I read, analyzed, and reread the series I had bought from the bookstore. While doing so, I finished the potato chips I had left over yesterday. The heroes in the pages I held inspired me to keep on living, disregarding the views strangers gave me.

I took a shower and made myself warm milk to send me to sleep, thinking up of theories and hidden clues from the pages I had read today. I could not believe they resurrected The Darklark as a female villain, of all the decisions they could make. I guessed that was a loophole in the method that "...would destroy any and all man, regardless of their powers."

As Burke had predicted, I was invested in the story I thought would end then and there. I thought we would get the happy epilogue to Plutonman's adventures, or else move on to a new arc featuring a new villain. Lo, and behold.

The new series Burke had recommended me was very interesting as well. It was about a teenager drunk in his lavish heritage, something I couldn't relate to, that got into an accident caused by his arrogance and ignorance. He was electrocuted to death in a laboratory of dangerous chemicals, which he entered to prove his worth as a man. He was dared to do so by his so-called friends, who wanted nothing but to get the inheritance by relation.

The chemicals around him mutated him into a being that could flicker and teleport instantly from one point to another, manipulate the electric current around him, and generate electromagnet from his body. His skin was stuck in the inhuman purple hue, though, and he had to adorn himself in these ridiculous jewelries to distract people and make them think the skin was a costume.

It was interesting to see how his moral values would change in the issues to come.

Through these fantastical heroes and their lives, I was spared the gloomy reality that was my life, momentary as it may be.

However, reality had its own way to grab one's attention.

I was just returning home from my part-time job and the convenience store, with a plastic bag of junk food and plenty of water to hydrate myself.

As I thought about picking up the series I had left on hiatus by Burke's bookstore, I smelled something distinct. The smoky smell of something burning.

A crowd had gathered in front of the bookstore, panicking, dialing the fire station. Their voices of worry and horror deafened me. Or perhaps, that was my own worry and horror.

"Dad!" A familiar voice, cracked and sad, rang out amidst the crowd, "My father, my dad, he's still in there!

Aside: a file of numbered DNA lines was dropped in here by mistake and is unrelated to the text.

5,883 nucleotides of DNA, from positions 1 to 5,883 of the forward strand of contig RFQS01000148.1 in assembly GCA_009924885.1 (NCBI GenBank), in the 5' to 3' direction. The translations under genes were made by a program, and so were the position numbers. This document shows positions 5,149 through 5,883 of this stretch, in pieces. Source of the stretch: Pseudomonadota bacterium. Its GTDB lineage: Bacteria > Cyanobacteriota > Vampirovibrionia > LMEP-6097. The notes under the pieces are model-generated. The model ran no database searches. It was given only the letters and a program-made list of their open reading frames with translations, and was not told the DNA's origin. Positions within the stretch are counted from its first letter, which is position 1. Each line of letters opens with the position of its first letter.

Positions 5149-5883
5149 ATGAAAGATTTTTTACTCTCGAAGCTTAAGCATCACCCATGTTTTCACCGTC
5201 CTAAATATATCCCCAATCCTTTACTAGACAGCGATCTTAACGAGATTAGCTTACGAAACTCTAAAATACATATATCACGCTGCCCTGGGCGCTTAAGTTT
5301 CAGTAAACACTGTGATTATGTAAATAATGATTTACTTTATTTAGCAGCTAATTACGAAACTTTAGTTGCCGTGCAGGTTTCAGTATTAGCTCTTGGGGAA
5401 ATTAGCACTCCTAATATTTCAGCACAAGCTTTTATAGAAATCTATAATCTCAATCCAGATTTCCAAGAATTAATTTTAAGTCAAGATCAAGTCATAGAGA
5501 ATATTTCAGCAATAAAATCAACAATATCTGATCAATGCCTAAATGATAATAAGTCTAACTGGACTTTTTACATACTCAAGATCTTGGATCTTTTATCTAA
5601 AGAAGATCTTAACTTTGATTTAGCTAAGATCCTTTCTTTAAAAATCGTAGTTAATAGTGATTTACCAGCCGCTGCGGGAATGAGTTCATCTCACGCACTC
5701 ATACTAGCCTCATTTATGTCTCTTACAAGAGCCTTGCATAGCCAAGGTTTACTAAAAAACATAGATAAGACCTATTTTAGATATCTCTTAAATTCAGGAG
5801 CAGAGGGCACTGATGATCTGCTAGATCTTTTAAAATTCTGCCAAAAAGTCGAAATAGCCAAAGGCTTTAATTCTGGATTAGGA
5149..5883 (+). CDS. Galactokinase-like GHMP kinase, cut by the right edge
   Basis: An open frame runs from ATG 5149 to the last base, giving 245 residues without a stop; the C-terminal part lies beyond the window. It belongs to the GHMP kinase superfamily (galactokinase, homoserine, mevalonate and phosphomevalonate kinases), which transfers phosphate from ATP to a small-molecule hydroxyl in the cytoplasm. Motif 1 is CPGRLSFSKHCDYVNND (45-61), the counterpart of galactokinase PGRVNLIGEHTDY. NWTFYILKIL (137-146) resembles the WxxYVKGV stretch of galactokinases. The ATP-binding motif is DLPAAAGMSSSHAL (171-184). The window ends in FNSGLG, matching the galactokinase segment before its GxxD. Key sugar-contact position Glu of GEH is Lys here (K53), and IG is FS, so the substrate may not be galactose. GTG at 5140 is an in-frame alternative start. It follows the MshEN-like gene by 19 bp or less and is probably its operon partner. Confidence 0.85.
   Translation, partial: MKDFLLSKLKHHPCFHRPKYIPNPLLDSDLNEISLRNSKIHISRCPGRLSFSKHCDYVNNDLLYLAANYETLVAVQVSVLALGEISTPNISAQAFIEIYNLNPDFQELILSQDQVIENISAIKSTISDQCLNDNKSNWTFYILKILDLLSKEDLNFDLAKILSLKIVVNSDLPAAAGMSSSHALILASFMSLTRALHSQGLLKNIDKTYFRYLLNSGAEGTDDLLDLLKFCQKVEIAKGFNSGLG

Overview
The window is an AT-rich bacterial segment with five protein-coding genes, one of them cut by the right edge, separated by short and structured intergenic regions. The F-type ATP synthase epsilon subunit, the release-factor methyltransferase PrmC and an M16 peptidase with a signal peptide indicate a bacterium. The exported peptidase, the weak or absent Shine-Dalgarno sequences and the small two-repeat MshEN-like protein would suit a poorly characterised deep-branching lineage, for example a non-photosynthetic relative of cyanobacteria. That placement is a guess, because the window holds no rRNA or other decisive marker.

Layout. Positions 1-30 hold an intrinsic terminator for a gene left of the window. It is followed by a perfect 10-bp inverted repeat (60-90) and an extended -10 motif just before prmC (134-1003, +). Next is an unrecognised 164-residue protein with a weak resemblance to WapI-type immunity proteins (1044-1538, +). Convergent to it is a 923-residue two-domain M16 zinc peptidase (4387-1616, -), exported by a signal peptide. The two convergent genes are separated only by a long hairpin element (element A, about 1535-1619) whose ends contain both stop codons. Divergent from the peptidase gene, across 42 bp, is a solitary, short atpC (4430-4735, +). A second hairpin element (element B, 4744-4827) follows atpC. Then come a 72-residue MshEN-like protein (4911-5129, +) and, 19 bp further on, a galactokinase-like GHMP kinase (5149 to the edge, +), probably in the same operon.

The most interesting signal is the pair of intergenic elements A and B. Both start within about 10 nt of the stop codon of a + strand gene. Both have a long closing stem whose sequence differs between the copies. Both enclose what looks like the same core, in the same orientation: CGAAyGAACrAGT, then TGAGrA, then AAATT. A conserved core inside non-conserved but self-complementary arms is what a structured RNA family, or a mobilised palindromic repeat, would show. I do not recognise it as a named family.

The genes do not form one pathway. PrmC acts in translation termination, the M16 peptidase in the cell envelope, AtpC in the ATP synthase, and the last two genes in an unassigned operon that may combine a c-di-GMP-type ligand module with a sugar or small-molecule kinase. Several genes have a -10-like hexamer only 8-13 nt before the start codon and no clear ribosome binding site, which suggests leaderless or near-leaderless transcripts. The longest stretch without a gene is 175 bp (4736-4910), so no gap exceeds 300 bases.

I dropped my plastic bag in reflex, and a force possessed me to rush into the raging flames, regardless of the scorching heat that I could feel on my bare skin.

The shrill screams of the people who saw me rush in. The adrenaline that numbed the pain. The heat that violated me. The pungent smell of the burning books and wood. Nauseating, I could feel my vision failing me, but just then, I saw a figure down on the ground, not moving.

Please. Please. Please, please, please.

I couldn't feel the warmth of his body with the heat all around us, so I closed my ears to his chest. I gulped in suspense, more than I ever have from any issues I had ever read.


It was faint, but it was there. Burke was still alive, but he wasn't going to be if he stayed any longer here.

My breaths were short, but if there's anything that I could be proud of, it was my strength that came with the weight of my body. I couldn't make it out before the store caved in to the inferno with my short legs, so I took a step forward as the ceilings creaked and crackled.

With the immobile Burke on my arms, I swung him with all the strength I had, and he flew all the way through the entrance door that I had crashed into. I could see shadows of the crowd gasping and catching him before he fell to the ground.

I could feel my strength dwindle, the adrenaline running out and the pain catching up to me. Ah, I hate pain.

Maybe this could have ended differently had I actually exercised more, had I actually done something with my life than waste it away on comic books. Then again, without the comic books I bought, I wouldn't have met and interacted with Burke. As my life flashed before me, I closed my eyes.

I wonder how the news will perceive this... how Burke would think of this... I hope he doesn't think too badly of me... I chuckled in despair, isn't it too late to think about what others think about me now? I have been, and always will be... a nobody...

"I regret nothing," I declared as the debris fell on me and Burke's bookstore.

June 27, 2020 12:09

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B.T Beauregard
23:14 Jul 04, 2020

Amazing story, really inspirational too, but in a sad sort of way. Your characters are beautifully crafted and the protagonists ‘super power’ Is one of the first that I’ve seen that is not exactly good for the character. Great job!!! Ps: If you could check out my newest story, I would really appreciate it :)


Ethernia Thiadi
09:04 Jul 08, 2020

Thank you, and yes, I will :)